|Calypso lives on in Kobo Town|
|Written by David Dupont|
|Monday, 02 September 2013 17:46|
Drew Gonsalves grew up in Port of Spain, Trinidad surrounded by calypso.
The greatest calypso performer Lord Kitchener lived down the street. “Calypso was everywhere,” Gonsalves said in a recent telephone interview. And while Gonsalves didn’t turn a deaf ear to the music, he like many of his peers found themselves drawn to rock and heavy metal. “I really didn’t appreciate it,” Gonsalves.
Still calypso had planted its seed.
When he was 13, he mother brought him and his siblings back to her native Canada.
Then he heard the music in a new, strange and cold environment, and the warmth of nostalgia led to him to consider his homeland’s signature song with a new ear.
At 18 he traveled back for a visit to Trinidad. On the Kobo Town website he recalls: “I was blown away by the cleverness and the wit of these calypsonians and also their engaging interplay with the audience. I had never experienced anything like it and, from that point on, calypso was always on my mind.”
His first band though was more a reggae band. It wasn’t until he moved to Toronto, and fell in with some fellow ex-patriots that calypso took center stage, and Kobo Town was born.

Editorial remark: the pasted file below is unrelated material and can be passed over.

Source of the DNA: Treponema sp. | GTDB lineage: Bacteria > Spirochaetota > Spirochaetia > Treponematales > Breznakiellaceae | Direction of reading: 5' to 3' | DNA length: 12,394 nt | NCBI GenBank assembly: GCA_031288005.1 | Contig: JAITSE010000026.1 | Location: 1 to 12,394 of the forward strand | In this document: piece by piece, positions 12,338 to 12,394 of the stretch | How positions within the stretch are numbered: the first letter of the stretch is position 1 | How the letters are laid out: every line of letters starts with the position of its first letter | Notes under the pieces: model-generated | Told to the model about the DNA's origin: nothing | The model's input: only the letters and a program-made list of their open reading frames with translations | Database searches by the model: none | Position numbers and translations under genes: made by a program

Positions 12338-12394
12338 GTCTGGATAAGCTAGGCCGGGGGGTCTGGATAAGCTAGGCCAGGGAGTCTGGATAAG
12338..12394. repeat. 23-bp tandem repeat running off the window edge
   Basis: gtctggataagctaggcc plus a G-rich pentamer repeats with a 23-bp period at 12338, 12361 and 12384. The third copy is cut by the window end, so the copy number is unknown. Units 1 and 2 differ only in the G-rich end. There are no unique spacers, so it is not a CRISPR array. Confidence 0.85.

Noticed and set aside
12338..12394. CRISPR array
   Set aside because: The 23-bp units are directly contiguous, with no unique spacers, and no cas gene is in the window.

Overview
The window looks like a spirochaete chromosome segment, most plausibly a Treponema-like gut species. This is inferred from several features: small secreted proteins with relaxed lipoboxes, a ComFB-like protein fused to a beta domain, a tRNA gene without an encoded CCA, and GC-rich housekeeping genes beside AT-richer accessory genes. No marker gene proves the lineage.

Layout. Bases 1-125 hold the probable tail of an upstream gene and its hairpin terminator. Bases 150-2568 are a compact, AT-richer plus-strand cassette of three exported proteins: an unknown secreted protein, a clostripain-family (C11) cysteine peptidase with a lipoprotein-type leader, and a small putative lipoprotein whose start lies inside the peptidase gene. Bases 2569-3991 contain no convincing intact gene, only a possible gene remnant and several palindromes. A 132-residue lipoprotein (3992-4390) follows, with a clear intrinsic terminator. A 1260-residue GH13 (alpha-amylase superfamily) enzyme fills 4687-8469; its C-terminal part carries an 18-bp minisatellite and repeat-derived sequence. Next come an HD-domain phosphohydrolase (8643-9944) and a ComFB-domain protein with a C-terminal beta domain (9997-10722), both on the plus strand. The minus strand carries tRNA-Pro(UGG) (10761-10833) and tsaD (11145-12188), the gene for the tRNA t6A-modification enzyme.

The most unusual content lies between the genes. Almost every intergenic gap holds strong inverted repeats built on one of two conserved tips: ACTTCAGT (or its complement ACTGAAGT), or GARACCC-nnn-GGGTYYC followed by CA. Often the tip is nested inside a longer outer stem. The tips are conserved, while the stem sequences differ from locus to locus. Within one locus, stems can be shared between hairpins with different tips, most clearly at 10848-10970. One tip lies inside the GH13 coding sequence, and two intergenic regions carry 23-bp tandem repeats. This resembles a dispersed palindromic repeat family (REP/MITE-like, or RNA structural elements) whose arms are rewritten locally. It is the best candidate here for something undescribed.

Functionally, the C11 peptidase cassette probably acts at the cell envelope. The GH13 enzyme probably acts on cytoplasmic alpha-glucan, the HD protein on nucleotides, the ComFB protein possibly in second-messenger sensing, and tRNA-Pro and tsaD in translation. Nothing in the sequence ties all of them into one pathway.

The band came together first in the studio and began touring in 2006.
Performing in Canada he had no choice but to reach out to a general audience, finding fans at festivals and among students.
Gonsalves is no calypso purist. There is no such thing as pure calypso, he maintains. It’s always pulled in popular styles to help get its message across.
That message has a political edge. Gonsalves said he never writes with a message in mind, rather lets the songs spin themselves out.
The song “Trial of Henry Marshall” tells of an innocent man sentenced to die on the gallows. The story revealed itself to him, Gonsalves said.
“That’s generally how songs will come to me in the form of a story and a melody.”
He uses a large musical contingent to tell those tales, usually six, sometimes swelling to eight pieces.
The sextet he’s bringing to Bowling Green includes a trumpet and trombone. “I find it adds a connection to older calypso,” he said. “Brass has an ability to punch out the melodies in a forceful way that would be hard to imitate on another instrument.”
|Last Updated on Monday, 02 September 2013 17:51|
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